To Thomas Jefferson September 18, 1789

To Thomas Jefferson September 18, 1789



I this moment received yours of 7, 13, and which being past night affords me the welcome opportunity of acknowledging it. I wrote you on the 13th by post, but I was so full of the thoughts of America and my American friends that I forgot France. The people of this country speak very differently on the affairs of France. The mass of them so far as I can collect say that France is a much freer country than England. The press, the Bishops etc., say the National Assembly has gone too far. There is yet in this country very considerable remains of the feudal system which people did not see before the revolution in France place it before their eyes. While the multitude here could be terrified with the cry and apprehension of arbitrary power, wooden shoe, popery, and such like stuff, they thought themselves by comparison extraordinary free people. But the bug-bear now loses its force, and they appear to me to be turning their eyes toward the aristocrats of their own nation. There is a new mode of conquering and I think it will have its effect.

I am looking out for a place to erect my bridge; within some of the Squores would be very convenient. I had thought of Lake Squore, where Sir Joseph Banks lives, but he is now in Lancashire. I expect it will be ready for erecting in London by the latter end of October. Whether I shall then sell it in England or bring it over to Paris and erect it there I have not determined in my mind. In order to bring any kind of contract forward for the Seine, it is necessary it should be seen, and as economy will now be a principle in the government it will have a better chance than before.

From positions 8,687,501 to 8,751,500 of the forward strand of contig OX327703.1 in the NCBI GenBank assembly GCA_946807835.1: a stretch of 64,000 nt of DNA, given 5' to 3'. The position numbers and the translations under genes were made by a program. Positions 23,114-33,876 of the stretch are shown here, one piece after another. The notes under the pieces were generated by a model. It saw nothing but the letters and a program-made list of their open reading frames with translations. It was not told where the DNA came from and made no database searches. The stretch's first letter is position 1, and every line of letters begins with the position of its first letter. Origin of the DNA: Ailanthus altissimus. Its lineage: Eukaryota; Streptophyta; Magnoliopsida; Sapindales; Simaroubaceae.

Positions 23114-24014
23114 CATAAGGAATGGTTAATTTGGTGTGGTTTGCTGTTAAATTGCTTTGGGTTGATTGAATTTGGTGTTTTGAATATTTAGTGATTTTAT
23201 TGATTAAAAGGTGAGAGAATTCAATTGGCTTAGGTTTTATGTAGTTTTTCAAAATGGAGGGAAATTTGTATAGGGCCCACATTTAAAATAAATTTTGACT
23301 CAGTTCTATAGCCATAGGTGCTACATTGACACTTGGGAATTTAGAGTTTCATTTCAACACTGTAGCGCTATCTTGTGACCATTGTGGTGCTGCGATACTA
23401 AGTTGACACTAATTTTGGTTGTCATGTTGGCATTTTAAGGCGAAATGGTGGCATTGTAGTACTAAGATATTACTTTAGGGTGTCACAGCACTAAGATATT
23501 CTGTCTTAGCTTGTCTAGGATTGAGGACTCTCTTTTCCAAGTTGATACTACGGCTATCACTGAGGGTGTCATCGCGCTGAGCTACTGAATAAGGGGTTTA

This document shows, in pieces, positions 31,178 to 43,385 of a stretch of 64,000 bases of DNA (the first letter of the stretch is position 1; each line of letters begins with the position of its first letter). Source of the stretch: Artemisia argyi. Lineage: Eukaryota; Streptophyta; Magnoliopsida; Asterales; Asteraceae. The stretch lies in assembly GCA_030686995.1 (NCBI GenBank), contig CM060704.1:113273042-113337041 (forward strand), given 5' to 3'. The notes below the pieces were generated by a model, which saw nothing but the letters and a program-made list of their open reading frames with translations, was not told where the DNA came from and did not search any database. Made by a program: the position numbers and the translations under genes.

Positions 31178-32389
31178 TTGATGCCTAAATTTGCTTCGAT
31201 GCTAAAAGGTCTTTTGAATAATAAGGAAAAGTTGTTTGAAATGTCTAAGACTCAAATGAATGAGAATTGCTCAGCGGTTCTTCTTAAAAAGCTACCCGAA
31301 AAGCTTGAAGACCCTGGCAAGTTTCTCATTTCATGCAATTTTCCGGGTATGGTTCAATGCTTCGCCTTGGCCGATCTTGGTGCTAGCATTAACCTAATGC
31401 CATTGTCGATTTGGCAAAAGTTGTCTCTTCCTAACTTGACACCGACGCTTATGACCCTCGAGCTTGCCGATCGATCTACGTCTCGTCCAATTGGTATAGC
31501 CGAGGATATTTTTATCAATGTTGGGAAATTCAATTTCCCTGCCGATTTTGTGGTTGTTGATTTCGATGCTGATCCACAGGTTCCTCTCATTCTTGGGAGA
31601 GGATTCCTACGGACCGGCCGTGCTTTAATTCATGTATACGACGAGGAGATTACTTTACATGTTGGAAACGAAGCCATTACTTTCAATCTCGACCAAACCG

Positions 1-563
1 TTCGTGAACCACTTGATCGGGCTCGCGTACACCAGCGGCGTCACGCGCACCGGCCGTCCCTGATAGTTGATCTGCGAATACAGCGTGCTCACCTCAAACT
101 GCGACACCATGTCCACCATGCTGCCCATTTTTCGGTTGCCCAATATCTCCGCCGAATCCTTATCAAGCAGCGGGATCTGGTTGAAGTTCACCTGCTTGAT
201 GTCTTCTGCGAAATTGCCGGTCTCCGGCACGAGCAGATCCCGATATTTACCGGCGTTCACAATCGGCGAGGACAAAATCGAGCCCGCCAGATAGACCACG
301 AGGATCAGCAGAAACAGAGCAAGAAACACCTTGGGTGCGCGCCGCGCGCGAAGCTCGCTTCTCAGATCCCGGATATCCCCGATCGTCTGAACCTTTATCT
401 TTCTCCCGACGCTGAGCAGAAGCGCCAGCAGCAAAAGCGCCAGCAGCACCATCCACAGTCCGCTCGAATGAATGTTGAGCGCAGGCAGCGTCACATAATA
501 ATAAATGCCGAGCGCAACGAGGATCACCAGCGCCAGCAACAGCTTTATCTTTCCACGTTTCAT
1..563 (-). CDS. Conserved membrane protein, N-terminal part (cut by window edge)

If you should pass through Bordentown in Jersey which is not out of your way from Philadelphia to N[ew] Y[ork], I shall be glad you would enquire out my particular friend Col. Kirkbride. You will be very much pleased with him. His house is my hearth in that part of the country, and it was there that I made the model of my bridge. If you can drop me a line when at the port to inform me by what vessel you sail, I shall be glad to receive it.

Your affectionate friend,